View Full Version : Questions about coffee:

14-03-2005, 10:52
In a book I have at home, it says that, "according to experts," cafe filtre (where boiling water is added to ground coffee in a carafe and the grounds are pushed to the bottom with a plunger) is "the absolute best way to make coffee."

I've also read that percolating is the absolute worst way to make it (presumably because more of the bitter oils are leached from the beans as the liquid is recycled?). If this is so, why do so many Italians still use those little stovetop percolators to make espresso?

In a third source, I read that (bar Turkish coffee, perhaps) the strongest coffee is filter-drip, which should be made with UNSOFTENED, UNFILTERED water in order to prevent too many of the oils from being leached out. (This is supposedly how McDonald's makes their fresh-brewed coffee in the States.)

Any thoughts/comments/recommendations on the above, or on coffee-making in general?

14-03-2005, 10:59
the first and most important rule of making a good cup of joe is to start with the beans. if they are not fresh (slightly oily looking), then forget it...they should also be freshly ground. I use the 'french press' method...put the grounds in, pour in water from the kettle once it's hot, stir, and then let it sit for about 5 to 10 minutes (depending upon how strong I want it), before plunging it and drinking it. i also tend to use dark roasts -- Kalosi, Brazilian Santos, Guatemalan Antigua, Tanzanian Peaberry, etc -- and keep the beans in the freezer until i run out of a small amount in a tightly closed jar in the cupboard. i have taken to using filtered water in the kettle, simply b/c my flatmates had a fit that i was using tap water, and then boiling it...i also use a special coffee ground scoop...can't remember how much it is (about a tablespoon, i think). One scoop per 1 c. of water...

i'm dubious about the McD's reference to coffee. it has always seemed vile to me...

14-03-2005, 12:35
You should NEVER pour boiling water onto coffee grounds, it burns them and the resulting coffee will be bitter. I use a Gagia espresso machine which grinds the beans freshly for each coffee. From the ‘base’ espresso I then make a cappuccino, latté, Americano etc, etc

I agree with veejay the beans are the key, however you make your coffee, and which bean is a matter of personal taste.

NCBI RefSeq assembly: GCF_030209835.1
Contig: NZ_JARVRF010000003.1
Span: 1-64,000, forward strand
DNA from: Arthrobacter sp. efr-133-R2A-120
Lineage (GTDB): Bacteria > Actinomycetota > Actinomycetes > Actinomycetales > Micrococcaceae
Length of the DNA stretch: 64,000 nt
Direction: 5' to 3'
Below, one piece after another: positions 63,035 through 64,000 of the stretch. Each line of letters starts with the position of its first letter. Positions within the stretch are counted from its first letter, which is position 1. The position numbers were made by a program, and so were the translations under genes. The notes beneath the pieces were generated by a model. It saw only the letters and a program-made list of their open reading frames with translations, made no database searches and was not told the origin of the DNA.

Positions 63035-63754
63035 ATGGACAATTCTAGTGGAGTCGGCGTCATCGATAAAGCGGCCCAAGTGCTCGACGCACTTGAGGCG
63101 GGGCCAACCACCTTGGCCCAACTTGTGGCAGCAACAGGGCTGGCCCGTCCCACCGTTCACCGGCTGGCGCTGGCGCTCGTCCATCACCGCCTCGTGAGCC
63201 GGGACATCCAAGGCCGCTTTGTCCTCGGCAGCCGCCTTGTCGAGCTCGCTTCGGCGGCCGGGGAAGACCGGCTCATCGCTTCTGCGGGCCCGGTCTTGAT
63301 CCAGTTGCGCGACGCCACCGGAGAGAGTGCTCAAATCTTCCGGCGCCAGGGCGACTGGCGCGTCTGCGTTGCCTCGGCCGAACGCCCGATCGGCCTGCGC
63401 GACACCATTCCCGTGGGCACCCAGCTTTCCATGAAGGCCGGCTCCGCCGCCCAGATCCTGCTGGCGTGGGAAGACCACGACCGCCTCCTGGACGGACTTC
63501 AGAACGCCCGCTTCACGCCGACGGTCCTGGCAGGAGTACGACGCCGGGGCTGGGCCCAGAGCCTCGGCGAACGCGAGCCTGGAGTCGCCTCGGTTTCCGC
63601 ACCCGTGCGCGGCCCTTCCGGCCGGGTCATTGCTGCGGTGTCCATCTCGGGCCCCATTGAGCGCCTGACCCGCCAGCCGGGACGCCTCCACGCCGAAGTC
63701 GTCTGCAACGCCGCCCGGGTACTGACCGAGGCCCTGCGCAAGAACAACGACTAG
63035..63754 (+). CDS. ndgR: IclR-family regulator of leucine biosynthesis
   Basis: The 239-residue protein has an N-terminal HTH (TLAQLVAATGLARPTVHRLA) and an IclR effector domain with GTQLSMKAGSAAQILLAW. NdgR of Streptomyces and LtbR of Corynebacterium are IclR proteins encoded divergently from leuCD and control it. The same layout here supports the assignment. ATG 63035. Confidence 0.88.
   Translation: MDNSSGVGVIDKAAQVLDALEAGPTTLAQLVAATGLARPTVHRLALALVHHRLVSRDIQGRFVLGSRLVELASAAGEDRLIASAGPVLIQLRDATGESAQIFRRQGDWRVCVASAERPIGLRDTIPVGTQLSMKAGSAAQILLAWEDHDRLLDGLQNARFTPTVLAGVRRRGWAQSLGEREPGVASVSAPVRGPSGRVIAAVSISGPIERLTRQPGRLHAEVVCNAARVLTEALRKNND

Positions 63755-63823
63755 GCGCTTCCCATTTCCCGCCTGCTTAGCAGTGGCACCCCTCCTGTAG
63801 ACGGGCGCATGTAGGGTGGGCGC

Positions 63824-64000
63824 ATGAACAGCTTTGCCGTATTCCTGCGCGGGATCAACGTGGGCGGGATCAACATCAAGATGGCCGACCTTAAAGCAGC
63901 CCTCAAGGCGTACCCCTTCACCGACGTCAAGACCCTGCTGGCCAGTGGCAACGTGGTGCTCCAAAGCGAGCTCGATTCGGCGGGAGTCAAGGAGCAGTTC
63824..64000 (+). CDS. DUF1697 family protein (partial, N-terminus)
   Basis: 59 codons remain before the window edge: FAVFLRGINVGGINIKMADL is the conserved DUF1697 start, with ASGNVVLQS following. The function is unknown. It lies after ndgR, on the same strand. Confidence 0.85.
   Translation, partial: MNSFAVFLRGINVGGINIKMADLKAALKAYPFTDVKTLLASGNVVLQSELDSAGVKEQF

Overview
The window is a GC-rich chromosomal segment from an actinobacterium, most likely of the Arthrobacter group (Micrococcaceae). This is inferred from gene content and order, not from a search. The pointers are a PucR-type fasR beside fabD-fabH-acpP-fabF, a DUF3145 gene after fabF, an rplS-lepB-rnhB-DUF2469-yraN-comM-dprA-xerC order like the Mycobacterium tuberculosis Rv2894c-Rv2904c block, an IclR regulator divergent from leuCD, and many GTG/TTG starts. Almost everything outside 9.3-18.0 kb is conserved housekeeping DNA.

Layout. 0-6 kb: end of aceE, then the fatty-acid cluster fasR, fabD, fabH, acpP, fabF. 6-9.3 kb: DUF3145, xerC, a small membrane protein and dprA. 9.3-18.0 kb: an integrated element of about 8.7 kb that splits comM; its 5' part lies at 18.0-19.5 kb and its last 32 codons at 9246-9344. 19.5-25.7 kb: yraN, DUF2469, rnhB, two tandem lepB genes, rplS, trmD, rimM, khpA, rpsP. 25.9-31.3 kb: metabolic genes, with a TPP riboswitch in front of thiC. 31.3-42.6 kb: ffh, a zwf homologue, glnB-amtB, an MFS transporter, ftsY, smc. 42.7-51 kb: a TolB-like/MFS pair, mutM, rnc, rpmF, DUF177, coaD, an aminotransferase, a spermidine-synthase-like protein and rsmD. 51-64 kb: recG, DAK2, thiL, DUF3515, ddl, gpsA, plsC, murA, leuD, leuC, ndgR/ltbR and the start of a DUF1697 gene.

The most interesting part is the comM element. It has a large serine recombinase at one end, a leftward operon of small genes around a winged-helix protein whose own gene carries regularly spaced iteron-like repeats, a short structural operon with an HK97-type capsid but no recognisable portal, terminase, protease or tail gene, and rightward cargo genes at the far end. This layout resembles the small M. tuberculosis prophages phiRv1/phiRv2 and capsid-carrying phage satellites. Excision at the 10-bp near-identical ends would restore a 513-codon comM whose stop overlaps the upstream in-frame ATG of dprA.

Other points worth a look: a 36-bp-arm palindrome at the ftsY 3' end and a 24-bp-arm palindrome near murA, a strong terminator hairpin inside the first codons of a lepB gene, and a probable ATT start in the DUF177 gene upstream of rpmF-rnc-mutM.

14-03-2005, 12:53
And real espresso is made with compressed steam, as I understand...? :confused:

14-03-2005, 12:57
Originally posted by boscoe
You should NEVER pour boiling water onto coffee grounds, it burns them and the resulting coffee will be bitter.

Yes, indeed...i let the kettle settle a bit before pouring the water in the karafe...sorry for any confusion...

likewise, for any sort of 'machine' made coffee, use cold water...

14-03-2005, 13:05
My machine uses hot water and steam that is pumped under pressure through the coffee (this is the same as most commercial coffee machines) – found this on the net see point 9 (temp under 100c)

1. Blend - Without a good espresso blend you cannot have a good espresso. Coffees must be blended to achieve the sweetness, aromatics, and smoothness desired in espresso. The blend must also be fresh. We recommend using espresso within four days of roasting. Please see the espresso blending section for help on creating your own blends or order some excellent espresso blends from either Caffe D'arte or Espresso Vivace.

2. Roast - Too often you will find espresso roasted very dark. This results in a bitter, charcoal tasting brew. People that know how to blend espresso will roast light to preserve the aroma and sugars. More information.

3. Grind - The grind must be continuously monitored throughout the day to achieve an extraction time of 25-30 seconds. Do not change the pressure you tamp with to compensate for a grind that has become too large or small. More information on grinding.

4. Grinder - A high quality burr grinder is essential for espresso. A conical burr grinder is preferred to flat burrs since the particle size is more even, they last longer, and the coffee is not heated during the grinding process. If the burrs become hot the aroma of the coffee will be diminished. A conical/parallel hybrid blade is considered the best design by many coffee professionals.

5. Dosing - Coffee must be freshly ground to achieve peak flavors. Grind and dose on demand. When someone orders an espresso grind only what is necessary for one shot, dose properly, tamp, and brew. Discard any espresso grounds that are not used within 30 seconds. See dosing for detailed information.

6. Distribution - Distribute the coffee evenly after dosing in the porta-filter before tamping. More information.

7. Tamping - Tamp the coffee once very evenly with 5 lbs of pressure, then once with 30 lbs of pressure, and polish 720° with 20 lbs of pressure. More information.

8. Water mineral content - The water used for espresso must be filtered. Some cities must even compensate for the mineral content of their water. Over time oxygen will be forced out of the water in the espresso machine leading to off tasting water. Try filling a small glass with water, letting it cool, and tasting it for off flavors. If the water tastes strange you may want to dump the tanks daily and begin with fresh water.

9. Water temperature - The water temperature should be stable and somewhere between 92-96°C. The choice of the espresso machine is very important to both water temperature and temperature stability.

10. Temperature stabilizing - A stable temperature means consistent espresso. Click here for more information on stabilizing the temperature of your espresso machine.

11. Water pressure - The pressure of the water forced through the espresso should be between 9 and 10 atm. This pressure is responsible for the development of the crema.